Sheila Rice retiring from NeighborWorks Great Falls, new director search is on
Sheila Rice is retiring after almost 15 years with NeighborWorks Great Falls.
“There comes a time,” Rice said of retiring, but she has mixed feelings of leaving the work behind.
There’s nothing more rewarding, she said, than handing keys to someone for a home they just bought.
When she took the job, Rice promised to stay for 15 years and she’ll hit that mark in February. The non-profit has already started a national search for her replacement and Rice said her departure will depend on hiring her successor.
“My experience at NeighborWorks has been wonderful for every single one of those 15 years,” Rice said in a NeighborWorks newsletter farewell. “To see our homeowners succeed and build wealth for future generations, to watch the joy of a family moving into a quality apartment, to help community residents grow into leaders, to experience the changes in our neighborhoods – these are the rewards of leading NeighborWorks.”
On Sept. 26, NWGF will be celebrating the next batch of 10 mutual self-help built homes in the Thaniel neighborhood on the northern edge of the city. That will make 117 total owner built homes in the city, Rice said.
Those in the mutual self-help program, on average, start with $10,000 in equity in their homes the moment they move in, Rice said.
One of the keys to breaking the cycle of poverty, Rice said, is helping families build wealth and home ownership is a major way to do that. Stability also has a significant influence on health, school and work performance and more, according to data.
Though she’s stepping down from her role as executive director at NWGF, Rice said she’s hoping the agency continues its work in developing rental properties since rents continue to rise.
Once a replacement is hired and Rice officially retires she said she’s planning to take a break and hopes to travel more.
She moved to Great Falls around the age of 3 and has lived in Great Falls most of her life.
“I think Great Falls is just the best place to live,” she said. “There’s so much positive about Great Falls, I can’t imagine leaving. This is where my heart is.”
Rice graduated from Great Falls Central High School, earned a B.S. in chemistry from the University of Great Falls, and has a master’s of business administration and a master’s of administrative science from the University of Montana. Before coming to NWGF, she was president of ENERGY WEST Resources and vice-president of marketing at ENERGY WEST. Rice was the NWGF marketing committee chairwoman for 17 years, the NWGF fund drive chairwoman for three years and United Way of Cascade County president in 1990. She also served in the legislature representing House district 36 from 1991-94 and served as commissioner of the Montana State Redistricting Commission from 1999-2003.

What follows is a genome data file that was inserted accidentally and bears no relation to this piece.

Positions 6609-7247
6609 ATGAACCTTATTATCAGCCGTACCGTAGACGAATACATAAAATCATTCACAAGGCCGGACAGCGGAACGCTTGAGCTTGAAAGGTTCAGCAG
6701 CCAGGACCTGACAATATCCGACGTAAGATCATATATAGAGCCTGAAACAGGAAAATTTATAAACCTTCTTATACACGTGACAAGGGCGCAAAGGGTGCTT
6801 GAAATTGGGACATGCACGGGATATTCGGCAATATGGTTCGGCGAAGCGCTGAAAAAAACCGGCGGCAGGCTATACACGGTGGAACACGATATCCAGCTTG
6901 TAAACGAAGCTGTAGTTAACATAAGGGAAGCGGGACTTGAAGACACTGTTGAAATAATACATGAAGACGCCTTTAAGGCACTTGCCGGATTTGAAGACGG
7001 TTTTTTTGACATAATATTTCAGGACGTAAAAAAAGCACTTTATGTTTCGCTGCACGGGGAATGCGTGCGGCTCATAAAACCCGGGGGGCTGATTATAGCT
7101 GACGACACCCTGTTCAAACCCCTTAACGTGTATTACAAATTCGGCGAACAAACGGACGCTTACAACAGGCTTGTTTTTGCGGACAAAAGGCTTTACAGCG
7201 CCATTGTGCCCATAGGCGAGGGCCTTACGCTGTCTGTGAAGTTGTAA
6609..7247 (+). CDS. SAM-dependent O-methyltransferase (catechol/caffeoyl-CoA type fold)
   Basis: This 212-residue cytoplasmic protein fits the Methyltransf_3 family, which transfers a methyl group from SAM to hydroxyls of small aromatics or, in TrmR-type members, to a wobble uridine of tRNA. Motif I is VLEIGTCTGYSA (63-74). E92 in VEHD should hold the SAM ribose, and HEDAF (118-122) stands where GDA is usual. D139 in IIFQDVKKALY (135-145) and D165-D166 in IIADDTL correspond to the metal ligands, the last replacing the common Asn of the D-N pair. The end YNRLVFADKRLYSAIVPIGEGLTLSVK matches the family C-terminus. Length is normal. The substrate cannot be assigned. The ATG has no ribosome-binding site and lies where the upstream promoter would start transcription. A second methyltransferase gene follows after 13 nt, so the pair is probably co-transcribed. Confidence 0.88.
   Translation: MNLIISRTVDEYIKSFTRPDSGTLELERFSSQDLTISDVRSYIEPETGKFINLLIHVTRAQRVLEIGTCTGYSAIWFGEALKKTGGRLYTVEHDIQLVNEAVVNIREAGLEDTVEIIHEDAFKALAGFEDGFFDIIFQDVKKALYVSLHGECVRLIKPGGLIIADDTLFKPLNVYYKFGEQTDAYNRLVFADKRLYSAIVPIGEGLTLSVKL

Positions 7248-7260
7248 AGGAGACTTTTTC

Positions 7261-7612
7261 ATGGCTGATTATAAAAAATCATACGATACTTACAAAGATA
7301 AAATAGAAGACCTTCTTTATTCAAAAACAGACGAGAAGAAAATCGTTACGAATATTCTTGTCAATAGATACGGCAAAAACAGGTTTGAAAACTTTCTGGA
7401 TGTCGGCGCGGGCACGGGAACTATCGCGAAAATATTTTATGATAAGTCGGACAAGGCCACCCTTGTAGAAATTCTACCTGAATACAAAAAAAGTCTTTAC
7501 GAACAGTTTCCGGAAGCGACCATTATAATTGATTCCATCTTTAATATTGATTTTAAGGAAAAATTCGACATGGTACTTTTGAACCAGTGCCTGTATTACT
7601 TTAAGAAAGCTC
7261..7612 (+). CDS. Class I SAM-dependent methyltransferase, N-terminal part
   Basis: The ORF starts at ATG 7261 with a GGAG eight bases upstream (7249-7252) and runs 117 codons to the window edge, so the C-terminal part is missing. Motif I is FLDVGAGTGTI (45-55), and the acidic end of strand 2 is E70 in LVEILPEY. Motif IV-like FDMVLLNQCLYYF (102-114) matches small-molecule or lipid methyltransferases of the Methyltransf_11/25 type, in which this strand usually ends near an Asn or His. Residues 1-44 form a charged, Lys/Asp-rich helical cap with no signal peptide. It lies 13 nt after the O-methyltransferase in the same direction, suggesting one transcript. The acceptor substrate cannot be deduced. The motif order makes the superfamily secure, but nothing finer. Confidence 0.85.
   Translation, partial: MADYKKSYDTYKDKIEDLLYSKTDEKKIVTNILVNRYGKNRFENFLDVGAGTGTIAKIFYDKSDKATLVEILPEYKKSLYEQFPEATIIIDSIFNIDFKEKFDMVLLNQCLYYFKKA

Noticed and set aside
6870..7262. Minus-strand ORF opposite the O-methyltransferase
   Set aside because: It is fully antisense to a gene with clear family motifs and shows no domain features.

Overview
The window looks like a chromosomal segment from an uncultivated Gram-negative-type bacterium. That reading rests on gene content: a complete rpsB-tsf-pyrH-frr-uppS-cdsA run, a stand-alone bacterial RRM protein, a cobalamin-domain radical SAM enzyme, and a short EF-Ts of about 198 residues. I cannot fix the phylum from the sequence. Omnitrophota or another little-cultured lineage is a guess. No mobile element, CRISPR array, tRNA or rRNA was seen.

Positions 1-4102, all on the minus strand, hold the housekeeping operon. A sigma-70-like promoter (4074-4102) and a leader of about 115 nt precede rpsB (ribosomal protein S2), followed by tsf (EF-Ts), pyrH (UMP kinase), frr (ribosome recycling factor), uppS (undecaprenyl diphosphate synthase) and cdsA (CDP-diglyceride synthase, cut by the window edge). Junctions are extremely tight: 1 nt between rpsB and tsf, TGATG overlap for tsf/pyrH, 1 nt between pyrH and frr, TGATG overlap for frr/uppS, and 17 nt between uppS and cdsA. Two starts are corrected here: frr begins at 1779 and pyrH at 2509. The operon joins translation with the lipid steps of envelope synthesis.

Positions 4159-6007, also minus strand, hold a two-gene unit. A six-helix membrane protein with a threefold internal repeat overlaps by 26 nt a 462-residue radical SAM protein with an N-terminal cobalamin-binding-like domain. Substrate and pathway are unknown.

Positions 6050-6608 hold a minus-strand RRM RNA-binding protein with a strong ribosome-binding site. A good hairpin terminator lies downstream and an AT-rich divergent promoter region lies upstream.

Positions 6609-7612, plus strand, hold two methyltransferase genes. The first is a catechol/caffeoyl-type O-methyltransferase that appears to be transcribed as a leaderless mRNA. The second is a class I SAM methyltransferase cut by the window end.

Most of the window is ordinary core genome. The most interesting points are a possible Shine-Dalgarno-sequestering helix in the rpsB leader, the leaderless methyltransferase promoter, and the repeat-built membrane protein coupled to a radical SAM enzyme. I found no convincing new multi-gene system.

Earlier this year, she was selected for the Paris Gibson Award, which honors a citizen who embodies the vision and excellence exemplified by city’s founder.
Of her time at NWGF, she said their work to improve neighborhoods has been impactful. Based on their data, NWGF has impacted 1 in 10 families in Great Falls.
“We know we’ve made a difference in a lot of families lives,” she said.
In the early days, before Rice’s time, NWGF replaced 14 boarded up homes in a three block area of 5th Avenue South. The project was a testament to community partnerships that had a lasting impact in the neighborhood.
“That’s a huge difference in our community,” Rice said.
A number of groups and individuals have been involved in these transformations, Rice said, but “NeighborWorks was always there helping things along.”
Many of the houses have been high school houses through a program that celebrated 20 years and 39 completed homes this year. Others have been homes that were formerly used by the Anaconda Company at the smelter site. Those homes were moved to downtown and helped transform neighborhoods.
The work has been made possible, she said, through “tremendous support from the community.”
Rice said that her wishes for NWGF’s near future include the completion of Beargrass Village, the mutual self-help program and she’d love to see some downtown residential development.
There’s a number of great upstairs spaces in downtown buildings and “I think the world has changed and people want to live downtown,” Rice said.
A handful of developers have renovated downtown buildings into apartments and condos above first floor commercial spaces in recent years, but quite a few buildings remain vacant.
As she prepares to retire and assist in the search for a replacement, Rice offered her personal thanks to the community.
“To everyone who has helped build this incredibly impactful organization over the past 37 years,” Rice wrote in her farewell, “pat yourself on the back and know that you are a tremendous part of building a better Great Falls.